Before you reach for that banana, feeling all virtuous and pleased with yourself, think again. It seems that even the healthiest food choices can lead you to overeat (and pack on the pounds).
"While fruits are nutritious, too much of even a healthy food can lead to weight gain," said Loyola University Health System registered dietitian Brooke Schantz. "The key is to remember to control the portion sizes of the foods you consume."
It may not sound like rocket science. Still, Schantz insists that it’s easy to lose sight of the basic weight loss equation -- energy in versus energy out.
"I have had many patients tell me that they don't know why they are not losing weight," Schantz said. "Then they report that they eat fruit all day long. They are almost always shocked when I advise them to watch the quantity of food they eat even if it is healthy."
The only exception to the rule: nonstarchy vegetables, provided these aren’t slathered in calorific sauces, cheeses and butter. Veggies to limit are those high in starch, like peas, corn and potatoes.
"People tend to give themselves the freedom to overeat 'healthy' foods," Schantz said. "While the label might say that a food or beverage is low-fat or fat-free, watch the quantity you consume and refrain from eating an excessive amount. Foods that carry these health claims may be high in sugar and calories."
Are you guilty of bingeing on healthy food?
Weight gain may be the least of this archery contender’s worries; after all, she’s eight months pregnant.
But for this eight-time Olympic swimming champion, looking good in a bathing suit suddenly seems relevant.
So says the Australia’s Herald Sun, which scrutinized 26-year-old Leisel Jones’s form, comparing her physique in a recent training session with a photo taken four years ago.
"The Olympic veteran's figure is in stark contrast to that of 2008," reads the caption under a published photo of the elite athlete. The paper went on to ask readers whether Jones looked “fit enough” to compete at the London Games.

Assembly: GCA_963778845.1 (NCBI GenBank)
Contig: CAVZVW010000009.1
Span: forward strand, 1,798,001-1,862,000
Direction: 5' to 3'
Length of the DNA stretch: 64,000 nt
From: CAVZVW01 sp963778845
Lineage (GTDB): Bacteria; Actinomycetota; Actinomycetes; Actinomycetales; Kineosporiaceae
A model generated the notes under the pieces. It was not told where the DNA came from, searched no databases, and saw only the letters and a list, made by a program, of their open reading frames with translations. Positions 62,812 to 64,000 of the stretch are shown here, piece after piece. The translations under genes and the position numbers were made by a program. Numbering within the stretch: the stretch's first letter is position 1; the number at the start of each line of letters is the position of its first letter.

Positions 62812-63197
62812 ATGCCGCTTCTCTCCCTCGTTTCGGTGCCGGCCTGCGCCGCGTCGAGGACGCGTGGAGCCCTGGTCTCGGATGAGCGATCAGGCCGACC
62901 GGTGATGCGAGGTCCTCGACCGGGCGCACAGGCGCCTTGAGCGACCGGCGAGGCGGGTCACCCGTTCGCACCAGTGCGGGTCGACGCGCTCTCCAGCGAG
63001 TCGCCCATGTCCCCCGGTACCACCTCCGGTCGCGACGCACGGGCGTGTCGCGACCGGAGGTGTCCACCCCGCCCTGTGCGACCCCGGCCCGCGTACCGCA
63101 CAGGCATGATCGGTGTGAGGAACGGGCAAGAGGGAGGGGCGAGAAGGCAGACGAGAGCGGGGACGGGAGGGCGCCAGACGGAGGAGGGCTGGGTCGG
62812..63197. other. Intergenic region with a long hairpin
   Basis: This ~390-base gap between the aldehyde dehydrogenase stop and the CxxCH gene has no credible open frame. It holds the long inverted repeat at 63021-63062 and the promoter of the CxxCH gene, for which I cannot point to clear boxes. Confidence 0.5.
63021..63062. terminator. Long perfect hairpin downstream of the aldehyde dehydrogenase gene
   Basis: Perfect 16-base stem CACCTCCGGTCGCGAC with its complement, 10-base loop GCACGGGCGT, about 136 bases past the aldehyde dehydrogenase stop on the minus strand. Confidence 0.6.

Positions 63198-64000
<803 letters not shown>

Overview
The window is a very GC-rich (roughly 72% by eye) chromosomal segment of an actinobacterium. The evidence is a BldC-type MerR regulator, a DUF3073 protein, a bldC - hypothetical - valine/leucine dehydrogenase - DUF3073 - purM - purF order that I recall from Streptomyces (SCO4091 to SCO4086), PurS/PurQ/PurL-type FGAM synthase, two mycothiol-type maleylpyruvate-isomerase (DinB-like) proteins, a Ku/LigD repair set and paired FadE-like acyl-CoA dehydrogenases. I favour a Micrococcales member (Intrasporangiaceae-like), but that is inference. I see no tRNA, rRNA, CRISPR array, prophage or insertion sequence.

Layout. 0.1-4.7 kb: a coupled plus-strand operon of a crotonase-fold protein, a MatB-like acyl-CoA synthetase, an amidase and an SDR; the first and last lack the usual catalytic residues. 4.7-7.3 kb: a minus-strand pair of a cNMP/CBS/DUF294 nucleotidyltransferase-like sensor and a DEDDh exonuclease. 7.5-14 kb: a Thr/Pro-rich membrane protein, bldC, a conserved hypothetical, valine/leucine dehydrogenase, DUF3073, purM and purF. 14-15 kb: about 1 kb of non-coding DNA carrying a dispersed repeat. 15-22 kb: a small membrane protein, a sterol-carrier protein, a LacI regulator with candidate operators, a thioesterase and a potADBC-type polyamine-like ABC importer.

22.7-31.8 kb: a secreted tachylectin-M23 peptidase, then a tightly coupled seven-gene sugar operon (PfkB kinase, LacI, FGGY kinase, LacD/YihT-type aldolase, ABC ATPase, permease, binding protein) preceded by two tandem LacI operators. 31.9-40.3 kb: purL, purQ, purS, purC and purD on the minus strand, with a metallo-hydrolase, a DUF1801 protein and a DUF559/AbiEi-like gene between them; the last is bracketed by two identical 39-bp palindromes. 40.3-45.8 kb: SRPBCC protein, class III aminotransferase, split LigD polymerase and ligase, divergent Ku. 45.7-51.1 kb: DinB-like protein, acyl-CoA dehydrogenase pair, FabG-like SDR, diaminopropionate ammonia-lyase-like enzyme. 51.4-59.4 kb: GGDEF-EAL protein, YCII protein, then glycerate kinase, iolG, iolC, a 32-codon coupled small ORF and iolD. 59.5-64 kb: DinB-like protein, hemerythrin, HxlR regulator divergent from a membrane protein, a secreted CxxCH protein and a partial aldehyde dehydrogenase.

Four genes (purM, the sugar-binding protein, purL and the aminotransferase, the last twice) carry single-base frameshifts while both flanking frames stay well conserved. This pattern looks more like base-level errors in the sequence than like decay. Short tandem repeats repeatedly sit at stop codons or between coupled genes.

Ouch. You would think Olympians by nature would be exempt from the great weight debate. Not so. Luckily the poll itself sparked enough fury from readers for the paper to remove it just hours after posting.
Olympic sprinting gold medalist, Cathy Freeman felt the paper’s actions were “very un-Australian.”
“[Jones is] a triple Olympic gold medalist and a winner of eight Olympic medals for this country,” said Australia’s Olympic chef de mission, Nick Green. “I think she deserves a lot more respect than she was given.”
So what if Jones packed on a few pounds. Swimmers need to be strong and svelte, not skinny. If fact, it’s kind of a prerequisite if you want to win titles and break records. When will the press leave women alone? Let’s hope the negative attention won’t hinder her performance in London.
Health Canada has recalled involves small plastic toy vehicles made by Green Toys, as the wheels can detach, posing a choking hazard to young children.
The recall involves the following model numbers:
Although neither Green Toys nor Health Canada have received any reports of incidents or injuries relating to these vehicles, customers are advised to remove the vehicles from children and return them to the retail location for a credit.
For further information, customers may contact the distributor Stortz & Associates Inc. at 1-866-747-4191 or by email at email@example.com.
From May 2012 to June 2012, approximately 422 Mini Vehicles were sold in Canada.